I'm having more reading pleasure than can be good for a blogger right now and I'm going to stay with the theme of literature in translation because suddenly my cup runneth over.
I hadn't heard of Angel Classics until I fell into a book evening up at Chagford back on a lovely summer's evening being held to celebrate the 15th edition of Slightly Foxed, the literary magazine with a difference but one that is doing what I love to do.
Flagging up the books we may have missed but which deserve an audience.
It was a perfectly bookish evening and I had a lovely chat with Slightly Foxed editor Hazel Wood and finally the word 'blogging' was uttered. Hazel blanched a fraction but coped well with the onslaught and up came the subject of reading preferences.
Give me some good, solid mittel European melancholy with a bit of crumbling Habsburg, some fin-de-siecle Vienna thrown in and it will keep me quiet for hours.
Literature in translation, yes more more, bring it on.
So I was all ears as Hazel told me about Mr Hazel's (Anthony) independent publishing company Angel Classics who specialize in just that, Russian, German, Czech, Polish, Serbo-Croat, it's all in there.I pleaded for details which Hazel (having taken this long to recover I suspect ) sent last week and I was onto Anthony Wood in a flash.
I'd read Fraulein Else by Arthur Schnitzler in the Pushkin Press edition but hadn't found any more so I'm delighted to have his Selected Short Fiction lined up, "some of the most subtle and haunting twentieth-century explorations of inner lives."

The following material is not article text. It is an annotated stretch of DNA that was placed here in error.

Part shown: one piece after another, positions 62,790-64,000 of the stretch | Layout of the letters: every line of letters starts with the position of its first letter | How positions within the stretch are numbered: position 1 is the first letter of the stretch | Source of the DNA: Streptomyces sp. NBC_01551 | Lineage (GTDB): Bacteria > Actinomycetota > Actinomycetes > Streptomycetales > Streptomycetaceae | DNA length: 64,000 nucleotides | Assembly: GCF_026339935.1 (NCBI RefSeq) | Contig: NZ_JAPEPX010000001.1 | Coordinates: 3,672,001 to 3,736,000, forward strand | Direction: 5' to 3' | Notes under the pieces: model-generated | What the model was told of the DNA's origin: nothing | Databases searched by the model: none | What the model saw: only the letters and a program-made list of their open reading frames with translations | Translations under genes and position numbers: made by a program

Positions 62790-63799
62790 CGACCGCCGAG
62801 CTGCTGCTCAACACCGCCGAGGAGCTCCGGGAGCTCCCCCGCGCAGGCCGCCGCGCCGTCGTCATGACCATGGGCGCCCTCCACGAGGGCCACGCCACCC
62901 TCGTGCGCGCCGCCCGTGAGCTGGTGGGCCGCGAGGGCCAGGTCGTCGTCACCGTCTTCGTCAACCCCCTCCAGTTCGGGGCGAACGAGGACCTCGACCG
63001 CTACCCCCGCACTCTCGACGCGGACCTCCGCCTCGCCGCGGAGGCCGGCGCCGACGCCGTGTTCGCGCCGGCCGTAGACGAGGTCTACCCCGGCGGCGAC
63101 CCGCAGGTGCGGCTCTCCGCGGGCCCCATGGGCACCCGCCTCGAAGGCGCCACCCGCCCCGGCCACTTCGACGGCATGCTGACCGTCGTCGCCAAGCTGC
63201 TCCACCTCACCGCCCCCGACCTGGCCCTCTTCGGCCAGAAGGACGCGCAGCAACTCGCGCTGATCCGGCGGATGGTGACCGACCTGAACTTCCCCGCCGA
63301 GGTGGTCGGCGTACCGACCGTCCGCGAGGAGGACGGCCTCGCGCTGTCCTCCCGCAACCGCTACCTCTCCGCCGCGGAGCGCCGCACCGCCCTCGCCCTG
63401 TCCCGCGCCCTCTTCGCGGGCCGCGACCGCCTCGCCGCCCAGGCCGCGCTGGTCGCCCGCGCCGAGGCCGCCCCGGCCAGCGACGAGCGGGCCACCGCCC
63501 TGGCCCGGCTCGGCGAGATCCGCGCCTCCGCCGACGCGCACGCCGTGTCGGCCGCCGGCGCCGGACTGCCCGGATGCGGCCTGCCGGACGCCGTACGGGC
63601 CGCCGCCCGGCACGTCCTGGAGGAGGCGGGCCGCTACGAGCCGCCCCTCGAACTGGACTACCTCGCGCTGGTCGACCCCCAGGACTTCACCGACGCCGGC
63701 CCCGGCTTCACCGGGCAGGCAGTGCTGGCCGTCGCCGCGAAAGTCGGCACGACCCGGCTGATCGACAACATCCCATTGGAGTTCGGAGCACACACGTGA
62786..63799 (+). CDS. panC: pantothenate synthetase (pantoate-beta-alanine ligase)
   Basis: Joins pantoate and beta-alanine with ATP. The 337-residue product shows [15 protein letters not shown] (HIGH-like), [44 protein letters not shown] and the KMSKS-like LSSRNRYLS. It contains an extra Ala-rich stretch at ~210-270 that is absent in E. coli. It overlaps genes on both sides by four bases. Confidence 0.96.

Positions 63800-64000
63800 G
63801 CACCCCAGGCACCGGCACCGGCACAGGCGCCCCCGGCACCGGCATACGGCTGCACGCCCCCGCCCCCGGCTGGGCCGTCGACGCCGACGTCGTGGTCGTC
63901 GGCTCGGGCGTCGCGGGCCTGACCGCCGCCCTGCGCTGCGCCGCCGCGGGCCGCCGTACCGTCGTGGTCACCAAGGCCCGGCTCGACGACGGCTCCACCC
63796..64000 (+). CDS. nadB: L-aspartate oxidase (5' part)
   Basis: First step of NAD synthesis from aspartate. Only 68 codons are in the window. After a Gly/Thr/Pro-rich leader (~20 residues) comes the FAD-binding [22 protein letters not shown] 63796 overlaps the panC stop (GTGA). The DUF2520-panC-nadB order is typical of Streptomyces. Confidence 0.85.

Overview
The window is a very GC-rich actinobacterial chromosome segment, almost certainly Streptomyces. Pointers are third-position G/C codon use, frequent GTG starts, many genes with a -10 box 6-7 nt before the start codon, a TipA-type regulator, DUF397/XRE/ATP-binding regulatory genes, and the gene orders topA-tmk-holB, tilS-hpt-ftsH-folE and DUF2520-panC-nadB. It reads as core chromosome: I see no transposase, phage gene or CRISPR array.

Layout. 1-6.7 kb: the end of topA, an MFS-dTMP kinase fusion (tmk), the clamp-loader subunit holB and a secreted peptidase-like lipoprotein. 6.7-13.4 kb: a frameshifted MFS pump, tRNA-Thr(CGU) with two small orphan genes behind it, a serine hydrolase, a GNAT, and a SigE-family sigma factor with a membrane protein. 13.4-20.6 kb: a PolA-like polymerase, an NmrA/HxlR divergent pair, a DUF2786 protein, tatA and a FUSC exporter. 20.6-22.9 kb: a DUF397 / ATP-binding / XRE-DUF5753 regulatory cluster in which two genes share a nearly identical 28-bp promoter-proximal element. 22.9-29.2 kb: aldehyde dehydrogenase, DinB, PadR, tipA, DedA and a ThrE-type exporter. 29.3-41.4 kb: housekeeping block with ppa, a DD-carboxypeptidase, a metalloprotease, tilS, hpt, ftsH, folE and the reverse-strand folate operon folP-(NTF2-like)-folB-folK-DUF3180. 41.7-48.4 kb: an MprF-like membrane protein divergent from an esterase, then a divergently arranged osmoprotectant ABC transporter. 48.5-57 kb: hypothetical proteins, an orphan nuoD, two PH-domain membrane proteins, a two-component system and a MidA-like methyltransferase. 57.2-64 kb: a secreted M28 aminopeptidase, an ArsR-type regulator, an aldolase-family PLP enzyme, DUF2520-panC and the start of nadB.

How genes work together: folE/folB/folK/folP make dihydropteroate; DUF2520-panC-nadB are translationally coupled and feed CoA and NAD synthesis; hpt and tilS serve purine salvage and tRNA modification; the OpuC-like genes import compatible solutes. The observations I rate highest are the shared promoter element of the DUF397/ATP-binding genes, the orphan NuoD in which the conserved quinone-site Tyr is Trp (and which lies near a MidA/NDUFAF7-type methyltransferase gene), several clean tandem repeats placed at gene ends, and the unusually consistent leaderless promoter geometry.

Being incorrigibly nosey I want background on the man too. How could he write such a chillingly revealing little book about a woman as Fraulein Else?
There is a great introduction to Selected Short Fiction by the translator J.M.Q.Davies which will capably inform my reading and hopefully my thinking here when I've read them.
I've dipped in and out of The Good Soldier Svejk by Jaroslav Hasek over the years and how can you not love the only loyal Czech in the Austrian army of 1914, the little man versus the bureaucracy?
'Fighting officialdom with the only weapons available to him - passive resistance, subterfuge, native wit and dumb insolence.'
The Bachura Scandal & other stories and sketches by Jaroslav Hasek a selection of pre-Svejk writing showing quite what a 'humorist and satirist of a rare order' Hasek was.These stories of pre-1914 Czech life look set to impress.
Hugo Hofmannsthal, not only Richard Strauss's librettist but also turning his eye to the restless spirit of fin-de-siecle Vienna and surrounded by a veritable Who's Who host of contemporaries, Mahler, Klimt, Freud et al.Selected Tales a slim volume that I suspect contains a powerful horde of lesser-known writing.
Finally I probably had to give The Silver Dove, by Andrey Bely a whirl, just because.
But also because, published in 1910, it is considered to be the first modern Russian novel and that sounds intriguing. A disillusioned Moscow poet joins a rural mystic set The Silver Doves, led by a bit of a Rasputin-esque figure. This is a culture on the brink and one that knows that to survive it must heed the 'formless strivings and undisciplined imaginings of the common people.' Of course we all know what happened next.
I am intrigued and will be back with early thoughts very soon.
I'm also going to have a foray into the land of Pushkin where I've never been before so all offers of hand-holding welcome, any Pushkin-ites out there?